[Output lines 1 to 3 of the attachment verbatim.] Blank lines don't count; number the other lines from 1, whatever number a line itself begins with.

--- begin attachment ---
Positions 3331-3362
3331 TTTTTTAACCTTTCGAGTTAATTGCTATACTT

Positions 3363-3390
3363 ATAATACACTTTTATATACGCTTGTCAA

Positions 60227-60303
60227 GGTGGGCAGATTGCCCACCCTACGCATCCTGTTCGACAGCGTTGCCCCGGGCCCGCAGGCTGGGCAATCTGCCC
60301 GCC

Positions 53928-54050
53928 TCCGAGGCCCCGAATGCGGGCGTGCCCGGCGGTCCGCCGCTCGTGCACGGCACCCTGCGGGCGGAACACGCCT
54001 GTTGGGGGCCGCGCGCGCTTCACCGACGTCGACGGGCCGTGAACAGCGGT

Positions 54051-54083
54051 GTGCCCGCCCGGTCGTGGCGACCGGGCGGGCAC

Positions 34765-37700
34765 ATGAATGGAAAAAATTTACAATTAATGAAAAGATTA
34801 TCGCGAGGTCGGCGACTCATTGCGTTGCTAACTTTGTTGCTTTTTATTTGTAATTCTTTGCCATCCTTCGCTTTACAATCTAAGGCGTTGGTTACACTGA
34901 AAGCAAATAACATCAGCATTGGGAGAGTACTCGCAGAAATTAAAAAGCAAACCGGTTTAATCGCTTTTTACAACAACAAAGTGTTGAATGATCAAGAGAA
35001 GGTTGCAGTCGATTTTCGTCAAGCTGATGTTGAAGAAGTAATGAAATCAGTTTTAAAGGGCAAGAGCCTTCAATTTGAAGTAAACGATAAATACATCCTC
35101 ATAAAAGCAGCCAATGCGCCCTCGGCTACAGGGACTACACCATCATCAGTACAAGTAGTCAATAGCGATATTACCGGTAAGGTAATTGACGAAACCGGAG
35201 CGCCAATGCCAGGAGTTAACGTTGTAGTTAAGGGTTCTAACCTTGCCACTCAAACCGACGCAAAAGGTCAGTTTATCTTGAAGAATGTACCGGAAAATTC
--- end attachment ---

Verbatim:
Positions 3331-3362
3331 TTTTTTAACCTTTCGAGTTAATTGCTATACTT

Positions 3363-3390